Levels Of Trace Elements In The Liver And Diet Of Free-Living Koalas, Phascolarctos Cinereus (Goldfuss)
S. McOrist and K. W. Thomas
Regional Veterinary Laboratory, Department of Agriculture, P.O. Box 483, Bairnsdale, Victoria 3875, Australia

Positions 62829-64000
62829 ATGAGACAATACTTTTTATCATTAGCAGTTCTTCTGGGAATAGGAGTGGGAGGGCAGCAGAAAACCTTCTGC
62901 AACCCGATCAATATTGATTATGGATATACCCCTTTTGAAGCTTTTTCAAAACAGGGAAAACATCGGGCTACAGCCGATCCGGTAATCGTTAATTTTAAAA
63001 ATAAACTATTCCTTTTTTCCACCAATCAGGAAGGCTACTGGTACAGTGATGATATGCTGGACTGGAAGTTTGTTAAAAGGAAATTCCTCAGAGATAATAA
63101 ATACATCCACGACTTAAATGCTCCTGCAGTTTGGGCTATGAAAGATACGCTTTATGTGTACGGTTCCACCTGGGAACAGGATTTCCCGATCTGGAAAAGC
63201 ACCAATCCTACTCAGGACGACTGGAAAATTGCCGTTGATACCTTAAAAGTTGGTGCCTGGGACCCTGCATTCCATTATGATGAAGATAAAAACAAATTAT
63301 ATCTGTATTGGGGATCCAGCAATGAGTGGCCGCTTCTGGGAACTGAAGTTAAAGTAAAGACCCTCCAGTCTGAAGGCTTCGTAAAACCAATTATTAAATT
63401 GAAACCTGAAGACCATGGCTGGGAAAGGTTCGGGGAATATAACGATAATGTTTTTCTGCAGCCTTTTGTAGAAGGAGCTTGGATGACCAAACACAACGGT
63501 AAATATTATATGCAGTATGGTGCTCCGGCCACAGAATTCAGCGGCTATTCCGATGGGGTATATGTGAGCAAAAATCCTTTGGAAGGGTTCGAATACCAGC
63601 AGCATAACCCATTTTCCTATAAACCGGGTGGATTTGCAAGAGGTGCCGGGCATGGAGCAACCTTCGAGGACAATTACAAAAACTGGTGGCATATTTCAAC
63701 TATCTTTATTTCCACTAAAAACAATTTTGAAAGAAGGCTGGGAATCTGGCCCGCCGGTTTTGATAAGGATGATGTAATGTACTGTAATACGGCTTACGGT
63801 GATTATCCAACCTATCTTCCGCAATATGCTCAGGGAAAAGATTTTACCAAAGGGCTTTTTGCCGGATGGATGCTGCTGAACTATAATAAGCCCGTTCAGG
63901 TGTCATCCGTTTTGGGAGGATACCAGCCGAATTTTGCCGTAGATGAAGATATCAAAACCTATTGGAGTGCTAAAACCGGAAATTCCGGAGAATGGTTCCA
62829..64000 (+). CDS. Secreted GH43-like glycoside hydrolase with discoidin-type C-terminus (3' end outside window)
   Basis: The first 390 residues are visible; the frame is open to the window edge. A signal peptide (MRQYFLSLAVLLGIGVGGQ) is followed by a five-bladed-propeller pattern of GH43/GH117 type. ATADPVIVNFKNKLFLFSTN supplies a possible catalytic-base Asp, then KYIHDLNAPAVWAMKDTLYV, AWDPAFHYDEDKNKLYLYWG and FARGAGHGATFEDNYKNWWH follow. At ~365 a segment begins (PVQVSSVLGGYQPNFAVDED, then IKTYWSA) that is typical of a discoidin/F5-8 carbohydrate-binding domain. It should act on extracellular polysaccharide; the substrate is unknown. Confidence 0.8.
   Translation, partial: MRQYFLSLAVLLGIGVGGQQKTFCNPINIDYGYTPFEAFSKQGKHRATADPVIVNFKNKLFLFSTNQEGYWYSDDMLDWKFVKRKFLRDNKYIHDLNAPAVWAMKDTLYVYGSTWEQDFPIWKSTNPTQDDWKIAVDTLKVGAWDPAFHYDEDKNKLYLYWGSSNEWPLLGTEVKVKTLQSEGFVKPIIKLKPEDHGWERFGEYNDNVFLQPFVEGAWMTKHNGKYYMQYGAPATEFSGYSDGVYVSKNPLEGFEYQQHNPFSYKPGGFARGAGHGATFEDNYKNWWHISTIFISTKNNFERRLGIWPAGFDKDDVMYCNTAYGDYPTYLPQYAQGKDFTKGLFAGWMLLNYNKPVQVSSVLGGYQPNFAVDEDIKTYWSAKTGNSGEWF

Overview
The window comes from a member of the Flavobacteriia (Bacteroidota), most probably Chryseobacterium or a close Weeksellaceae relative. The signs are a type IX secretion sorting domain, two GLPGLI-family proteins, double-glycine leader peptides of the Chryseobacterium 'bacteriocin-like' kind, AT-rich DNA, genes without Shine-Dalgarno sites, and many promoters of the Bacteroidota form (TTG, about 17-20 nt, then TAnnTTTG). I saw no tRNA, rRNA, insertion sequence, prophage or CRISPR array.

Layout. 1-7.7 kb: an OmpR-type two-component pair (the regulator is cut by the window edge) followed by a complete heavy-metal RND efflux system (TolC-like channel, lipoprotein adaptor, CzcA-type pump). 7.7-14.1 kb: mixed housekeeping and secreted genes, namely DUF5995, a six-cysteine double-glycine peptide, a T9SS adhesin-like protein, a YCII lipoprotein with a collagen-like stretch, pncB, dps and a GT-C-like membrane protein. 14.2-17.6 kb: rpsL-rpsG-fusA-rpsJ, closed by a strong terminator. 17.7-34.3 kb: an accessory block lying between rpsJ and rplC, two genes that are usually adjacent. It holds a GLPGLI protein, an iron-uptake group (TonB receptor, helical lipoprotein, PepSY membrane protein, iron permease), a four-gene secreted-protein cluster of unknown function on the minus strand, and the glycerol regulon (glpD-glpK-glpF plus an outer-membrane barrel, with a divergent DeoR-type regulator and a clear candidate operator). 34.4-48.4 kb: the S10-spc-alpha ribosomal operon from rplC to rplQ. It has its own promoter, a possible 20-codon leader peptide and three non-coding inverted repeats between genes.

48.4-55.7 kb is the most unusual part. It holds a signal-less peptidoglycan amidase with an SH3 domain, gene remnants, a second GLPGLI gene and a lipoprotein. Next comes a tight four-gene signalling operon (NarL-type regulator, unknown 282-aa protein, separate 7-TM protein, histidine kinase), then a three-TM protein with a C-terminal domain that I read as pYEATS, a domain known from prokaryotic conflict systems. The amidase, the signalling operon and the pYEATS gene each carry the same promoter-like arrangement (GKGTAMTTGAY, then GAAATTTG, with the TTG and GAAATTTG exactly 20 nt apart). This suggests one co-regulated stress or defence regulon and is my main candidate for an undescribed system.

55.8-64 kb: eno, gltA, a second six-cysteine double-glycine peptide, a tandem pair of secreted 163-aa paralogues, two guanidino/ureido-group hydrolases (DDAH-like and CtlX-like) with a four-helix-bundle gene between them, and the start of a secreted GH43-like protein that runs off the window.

The mean liver concentrations of copper, manganese, zinc and cobalt were 0.25, 0.20, 2.97 mmol/kg and 2.81 µmol/kg respectively in free-living koalas in Victoria, Australia. The mean plasma copper concentration was 9.2 mmol/liter which was somewhat below the level in other hindgut fermenters. The mean concentrations of copper, manganese and zinc in their diet (Eucalyptus spp.) were 0.08, 4.46 and 0.27 mmol/kg respectively. Analysis of the data established a significant correlation between the age of the koalas and the inverse of the concentration of the copper (r = -0.67, P < 0.001) in the liver. There were no such correlations apparent for manganese, zinc or cobalt. The concentrations of trace metals in the Eucalyptus diet for the koala were comparable to those recommended in the diets for other hindgut fermenters such as horse, rabbits and rats. However there was evidence for suboptimal plasma copper levels (mean 9.2 mmol/liter) in some koalas, and reduced liver copper levels in older koalas. Liver histology revealed the presence of brown intracytoplasmic granules in hepatocytes. The size and number of these granules per cell was noted to increase with increasing age of the koala but the chemical nature and the role of the granules was not determined by the histochemical techniques used.